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Building a STEM Pathway: Xavier University of Louisiana’s Summer Science Academy


Research shows that students of color aspire to major in science, technology, engineering, and mathematics (STEM) in college at the same rates as their white and Asian American peers. Yet, despite their interest in pursuing STEM careers, students of color remain underrepresented in STEM degree programs.

Xavier University of Louisiana, a historically Black university in New Orleans, is working against that trend. At least 70 percent of Xavier’s 3,000 students are Black, and 65 percent of those students major in science and mathematics. Xavier ranks first nationally in the number of Black students who earn degrees in biological/life sciences.

For more than 20 years, Xavier has offered a series of summer bridge programs to prepare middle and high school students of color to succeed in STEM. Xavier’s nine STEM bridge programs, known as the Summer Science Academy, serve about 600 secondary school students each summer. The programs strengthen students’ knowledge and skills in mathematics, science, and literacy and focuses on students’ social learning as well as their academic knowledge.

This report on Xavier University of Louisiana’s summer bridge program—interspersed with video highlights of the program—provides a lens into the kind of academic and social learning that build students’ competencies in STEM course work. It also offers several recommendations to states and districts for improving the participation of underrepresented student groups in STEM careers.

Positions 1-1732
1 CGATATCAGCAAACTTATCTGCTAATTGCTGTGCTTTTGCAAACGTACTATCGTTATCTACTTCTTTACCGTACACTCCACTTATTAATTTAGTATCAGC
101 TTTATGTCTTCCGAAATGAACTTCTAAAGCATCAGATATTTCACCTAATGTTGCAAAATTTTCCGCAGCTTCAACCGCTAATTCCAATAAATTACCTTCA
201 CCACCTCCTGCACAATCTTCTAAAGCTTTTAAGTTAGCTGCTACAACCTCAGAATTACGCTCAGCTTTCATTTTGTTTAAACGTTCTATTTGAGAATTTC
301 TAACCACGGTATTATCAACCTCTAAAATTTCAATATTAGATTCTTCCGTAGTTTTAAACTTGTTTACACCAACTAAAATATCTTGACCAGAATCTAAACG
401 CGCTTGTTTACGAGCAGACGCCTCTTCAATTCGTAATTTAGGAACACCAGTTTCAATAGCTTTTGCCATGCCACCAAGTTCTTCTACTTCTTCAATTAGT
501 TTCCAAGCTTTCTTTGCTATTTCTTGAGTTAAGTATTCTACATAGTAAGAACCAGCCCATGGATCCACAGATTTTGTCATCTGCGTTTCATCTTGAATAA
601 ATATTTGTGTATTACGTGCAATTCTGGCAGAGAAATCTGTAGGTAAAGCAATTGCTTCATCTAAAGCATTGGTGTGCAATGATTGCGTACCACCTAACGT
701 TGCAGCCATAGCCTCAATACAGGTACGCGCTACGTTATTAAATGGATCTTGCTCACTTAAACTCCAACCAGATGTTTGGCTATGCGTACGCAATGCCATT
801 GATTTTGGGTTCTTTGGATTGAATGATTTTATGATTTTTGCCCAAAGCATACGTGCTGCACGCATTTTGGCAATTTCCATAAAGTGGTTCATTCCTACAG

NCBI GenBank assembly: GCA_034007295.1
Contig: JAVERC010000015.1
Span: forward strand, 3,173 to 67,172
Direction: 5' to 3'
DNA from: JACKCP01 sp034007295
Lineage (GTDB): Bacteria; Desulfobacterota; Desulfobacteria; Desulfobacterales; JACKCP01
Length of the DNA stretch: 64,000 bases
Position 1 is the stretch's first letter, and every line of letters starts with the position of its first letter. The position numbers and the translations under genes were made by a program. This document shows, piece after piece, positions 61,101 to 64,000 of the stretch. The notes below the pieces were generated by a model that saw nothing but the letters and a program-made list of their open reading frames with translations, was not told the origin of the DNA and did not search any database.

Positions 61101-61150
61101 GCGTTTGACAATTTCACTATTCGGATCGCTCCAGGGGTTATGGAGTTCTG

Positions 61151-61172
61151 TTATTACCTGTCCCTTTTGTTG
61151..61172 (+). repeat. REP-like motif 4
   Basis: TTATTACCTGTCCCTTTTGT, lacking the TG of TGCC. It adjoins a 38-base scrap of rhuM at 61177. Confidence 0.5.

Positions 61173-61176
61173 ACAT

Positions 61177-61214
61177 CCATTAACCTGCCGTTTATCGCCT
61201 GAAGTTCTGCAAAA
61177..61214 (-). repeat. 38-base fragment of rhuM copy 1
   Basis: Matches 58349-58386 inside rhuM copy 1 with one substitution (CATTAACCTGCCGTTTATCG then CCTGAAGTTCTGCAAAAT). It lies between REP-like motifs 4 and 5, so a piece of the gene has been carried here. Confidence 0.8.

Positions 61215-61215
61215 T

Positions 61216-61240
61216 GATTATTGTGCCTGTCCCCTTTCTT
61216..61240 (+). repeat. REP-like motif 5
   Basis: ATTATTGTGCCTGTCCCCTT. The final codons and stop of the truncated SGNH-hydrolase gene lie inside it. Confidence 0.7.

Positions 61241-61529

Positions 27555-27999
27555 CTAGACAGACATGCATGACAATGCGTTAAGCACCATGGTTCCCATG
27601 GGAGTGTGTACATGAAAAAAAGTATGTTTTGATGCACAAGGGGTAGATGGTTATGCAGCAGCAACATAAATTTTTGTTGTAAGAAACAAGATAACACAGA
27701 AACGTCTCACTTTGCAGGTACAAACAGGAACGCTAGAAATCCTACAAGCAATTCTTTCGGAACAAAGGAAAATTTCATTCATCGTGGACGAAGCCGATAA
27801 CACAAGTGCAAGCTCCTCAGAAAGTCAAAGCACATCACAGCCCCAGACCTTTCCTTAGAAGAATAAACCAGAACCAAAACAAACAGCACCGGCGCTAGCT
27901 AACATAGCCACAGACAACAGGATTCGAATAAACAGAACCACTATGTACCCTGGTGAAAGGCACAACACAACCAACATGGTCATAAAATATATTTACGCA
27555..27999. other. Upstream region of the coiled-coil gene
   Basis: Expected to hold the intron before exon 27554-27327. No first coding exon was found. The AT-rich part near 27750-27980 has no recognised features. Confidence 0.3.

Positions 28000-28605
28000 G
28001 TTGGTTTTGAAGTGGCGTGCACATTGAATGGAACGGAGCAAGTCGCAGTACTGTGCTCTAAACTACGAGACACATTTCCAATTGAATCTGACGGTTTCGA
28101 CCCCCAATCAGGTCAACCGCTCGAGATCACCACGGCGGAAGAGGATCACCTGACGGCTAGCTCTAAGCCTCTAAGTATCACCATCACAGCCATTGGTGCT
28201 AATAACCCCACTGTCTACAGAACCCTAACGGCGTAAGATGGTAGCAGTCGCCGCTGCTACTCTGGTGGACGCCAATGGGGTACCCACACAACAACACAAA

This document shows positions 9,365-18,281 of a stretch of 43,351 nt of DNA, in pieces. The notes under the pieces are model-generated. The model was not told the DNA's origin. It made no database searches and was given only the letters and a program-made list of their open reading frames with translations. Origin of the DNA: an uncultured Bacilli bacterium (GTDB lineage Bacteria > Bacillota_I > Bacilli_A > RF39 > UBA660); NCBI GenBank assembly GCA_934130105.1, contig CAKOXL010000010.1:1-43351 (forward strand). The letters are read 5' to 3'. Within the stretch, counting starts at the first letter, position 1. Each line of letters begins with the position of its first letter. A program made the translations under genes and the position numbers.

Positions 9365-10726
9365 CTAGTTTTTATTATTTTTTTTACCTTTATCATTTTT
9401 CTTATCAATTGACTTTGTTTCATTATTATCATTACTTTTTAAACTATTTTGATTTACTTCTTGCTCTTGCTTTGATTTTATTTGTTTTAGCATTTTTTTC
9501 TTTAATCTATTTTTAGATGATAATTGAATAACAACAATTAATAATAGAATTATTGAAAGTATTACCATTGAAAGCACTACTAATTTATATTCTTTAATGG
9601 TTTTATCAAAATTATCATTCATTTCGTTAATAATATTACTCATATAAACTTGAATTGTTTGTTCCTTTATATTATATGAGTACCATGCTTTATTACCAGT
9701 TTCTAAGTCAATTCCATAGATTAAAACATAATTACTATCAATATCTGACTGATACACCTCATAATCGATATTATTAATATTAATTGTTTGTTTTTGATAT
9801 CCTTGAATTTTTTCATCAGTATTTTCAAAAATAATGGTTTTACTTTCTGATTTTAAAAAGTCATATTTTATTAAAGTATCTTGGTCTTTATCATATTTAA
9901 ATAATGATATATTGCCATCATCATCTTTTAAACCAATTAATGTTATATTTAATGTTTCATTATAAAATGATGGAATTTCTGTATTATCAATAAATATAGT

Xavier’s ChemSTAR program emphasizes collaborative learning and encourages students to demonstrate mastery of core concepts by teaching them to their classmates.
Xavier’s ChemSTAR program uses formative assessment to monitor students’ learning.
Xavier university leaders and bridge program administrators explain the role that vocabulary development plays in enhancing students’ knowledge and understanding of STEM concepts and course work.
Xavier’s bridge programs develop students’ abilities to reflect on and control their own learning.
To sustain year-long learning, Xavier offers professional workshops to middle and high school STEM teachers to enact new teaching strategies in math and science.
Xavier’s SOAR program encourages students to share ideas and explore new subjects collaboratively through group activities that tap students’ creative and performance talents.
Students in Xavier’s ChemSTAR program split their time between the classroom and lab, an instructional strategy designed to build students’ applied problem-solving skills.
Xavier’s Stress on Analytical Reasoning (SOAR) program engages students in inquiry-based learning and emphasizes the use of scientific language and literacy.
Administrators from Xavier University of Louisiana describe the rationale, design, and impact of the university’s Summer Science Academy in response to national trends that show a declining number of Black students entering college, persisting, and earning a degree.

“In a nation where students of color now constitute the majority of public school enrollees, increasing the diversity of the U.S. STEM workforce is vital to maintaining the nation’s scientific and technological leadership. Xavier’s Summer Science Academy provides a model for how to do so.”

—Bob Wise, Former President of All4Ed